NASA launched a 2.7-billion km voyage to Jupiter
NASA has launched a 2.7-billion km voyage to
Jupiter to discover the secrets behind the largest planet in the solar system on August 05, 2011 at 11.25 A.M. from Cape
Canaveral, Florida. The unmaned $1.1 billion Juno spacecraft will arrive at Jupiter in 2016 which will study the
planet's core, atmosphere, magnetic field and auroras, scientists said. It is one of NASA's most ambitious missions.
The aim of Juno mission
The aim of the 1.7 billion-mile (2.7 bn km) voyage, was to learn more
about how the solar system was created and unlock the secrets that have
remained a mystery until now, reported NASA.
Juno's orbits have been spaced with precision to cover the entire
planet. The result, scientists believe, will be the first comprehensive
mapping of Jupiter's gravitational and magnetic fields. Scientists will also be able to determine whether there is a solid core
underneath Jupiter's massive bands of gas. That discovery will help to
reveal the timeline of the formation of the solar system. Juno will also measure the planet's magnetic and gravity fields.
The spacecraft was launched aboard the Atlas V551, the most powerful
rocket in NASA's inventory after the retirement of the space shuttle.
The 3.5 tonne spacecraft unfurled three 29-foot long solar panels to
provide power to Jupiter, five times farther from the sun than Earth is.
The probe is equipped with various instruments to analyze the planet's
atmosphere, gravitational field and magnetic field. Juno will circle
Jupiter in a polar orbit that allows it to scan almost the entire surface of the planet over time.
In addition to its special scientific potential, the Juno mission is
special in other ways. For one, it is the first spacecraft to travel
such a long distance propelled by solar energy, rather than nuclear power, which has been the norm. For example, the distance from the Earth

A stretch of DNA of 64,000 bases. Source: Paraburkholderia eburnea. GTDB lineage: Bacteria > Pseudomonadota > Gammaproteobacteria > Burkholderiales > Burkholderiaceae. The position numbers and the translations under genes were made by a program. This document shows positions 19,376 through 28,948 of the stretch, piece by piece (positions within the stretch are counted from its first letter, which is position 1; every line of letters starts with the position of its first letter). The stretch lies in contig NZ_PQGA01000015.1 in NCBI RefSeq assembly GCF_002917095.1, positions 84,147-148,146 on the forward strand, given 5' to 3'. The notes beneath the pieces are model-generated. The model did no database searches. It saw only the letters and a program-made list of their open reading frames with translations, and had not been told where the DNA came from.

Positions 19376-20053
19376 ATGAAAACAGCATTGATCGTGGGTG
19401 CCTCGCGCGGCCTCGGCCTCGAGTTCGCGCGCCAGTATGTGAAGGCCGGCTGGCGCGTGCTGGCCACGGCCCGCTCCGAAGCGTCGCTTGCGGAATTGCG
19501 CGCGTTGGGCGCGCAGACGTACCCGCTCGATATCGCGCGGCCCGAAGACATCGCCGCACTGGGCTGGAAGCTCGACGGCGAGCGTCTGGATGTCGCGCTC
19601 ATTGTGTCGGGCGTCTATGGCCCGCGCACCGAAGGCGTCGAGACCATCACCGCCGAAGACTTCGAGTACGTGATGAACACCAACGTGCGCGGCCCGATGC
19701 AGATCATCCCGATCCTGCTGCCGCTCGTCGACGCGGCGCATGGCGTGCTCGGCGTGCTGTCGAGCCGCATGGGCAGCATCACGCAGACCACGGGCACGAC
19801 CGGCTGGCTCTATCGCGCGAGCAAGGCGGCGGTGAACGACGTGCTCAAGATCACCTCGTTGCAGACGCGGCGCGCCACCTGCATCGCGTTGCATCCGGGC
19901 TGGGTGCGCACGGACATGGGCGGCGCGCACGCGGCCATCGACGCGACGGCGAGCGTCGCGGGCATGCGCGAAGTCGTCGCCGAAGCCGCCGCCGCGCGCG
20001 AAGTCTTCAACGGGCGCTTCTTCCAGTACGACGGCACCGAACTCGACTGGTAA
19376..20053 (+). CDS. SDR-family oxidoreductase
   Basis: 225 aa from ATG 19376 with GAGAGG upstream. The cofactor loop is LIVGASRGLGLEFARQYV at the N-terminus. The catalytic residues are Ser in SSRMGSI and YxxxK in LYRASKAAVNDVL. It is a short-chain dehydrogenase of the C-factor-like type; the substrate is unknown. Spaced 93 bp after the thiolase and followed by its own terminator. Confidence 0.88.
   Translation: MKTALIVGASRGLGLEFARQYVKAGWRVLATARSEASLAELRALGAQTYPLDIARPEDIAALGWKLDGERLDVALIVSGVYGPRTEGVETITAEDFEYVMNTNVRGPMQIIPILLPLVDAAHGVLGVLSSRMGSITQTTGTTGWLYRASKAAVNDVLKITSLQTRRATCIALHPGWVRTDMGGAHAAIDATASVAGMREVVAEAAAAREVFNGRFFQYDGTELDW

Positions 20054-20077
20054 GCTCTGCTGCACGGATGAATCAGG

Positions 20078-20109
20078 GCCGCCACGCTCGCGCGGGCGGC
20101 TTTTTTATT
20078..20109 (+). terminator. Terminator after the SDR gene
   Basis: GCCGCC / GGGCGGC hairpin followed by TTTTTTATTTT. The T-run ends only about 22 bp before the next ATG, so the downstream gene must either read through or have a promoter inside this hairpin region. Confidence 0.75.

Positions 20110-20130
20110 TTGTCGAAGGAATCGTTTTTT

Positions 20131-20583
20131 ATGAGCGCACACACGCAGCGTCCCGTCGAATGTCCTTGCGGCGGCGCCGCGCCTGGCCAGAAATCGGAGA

to the sun is a trip of 93 million miles (150 million km), a distance
astronomers call 1 astronomical unit (AU). Juno will be about five times as far when it is at Jupiter.
The spacecraft is carrying a special camera dedicated to education
and public outreach. Its images will be released to the public, including students and amateur astronomers, for processing and study.
"This camera's purpose is to give the general public the chance to see
what it's like to be a participant in a space mission," said Candy Hansen, Juno co-investigator at the Planetary Science Institute in
A plaque honoring the 17th century Italian astronomer Galileo
Galilei, who was the first to sight the four largest moons of Jupiter,
will be flying aboard the spacecraft. There will three small LEGO figurines
representing Galileo, as well as the Roman god Jupiter (known in Greek
as Zeus) and his wife Juno (Hera in Greek mythology).
and all nine planets of the solar system as seen by the space
explorers. Starting at the top-left corner is the Sun followed by
the planets Mercury, Venus, Earth, Mars, Jupiter, Saturn, Uranus, Neptune, and Pluto.
Jupiter the solar system's largest planet
is believed to be the first planet to have formed in the solar system, and likely captured many elements and gasses that were not used
in formation of the sun. Jupiter is the size of 1,300 Earths combined and contains most of the
material left in the solar system after the solar system was formed about 4.6 billion years ago. It has at least 63 moons, one bigger than
Roughly four and a half billion years ago, the sun formed when a giant
cloud of gas and dust collapsed under its own gravity. The sun sucked up
virtually all of it, but there were leftovers. Those leftovers formed
the solar system, and most of them wound up inside Jupiter. Jupiter isn't just a forbidding ball of
gas, scientists believe, to the origin of the solar system — and Earth.
Bolton credited Galileo, a NASA spacecraft that visited Jupiter in 1995,
and other robotic spacecraft that have flown by the planet for laying
down the groundwork that makes Juno's quest possible.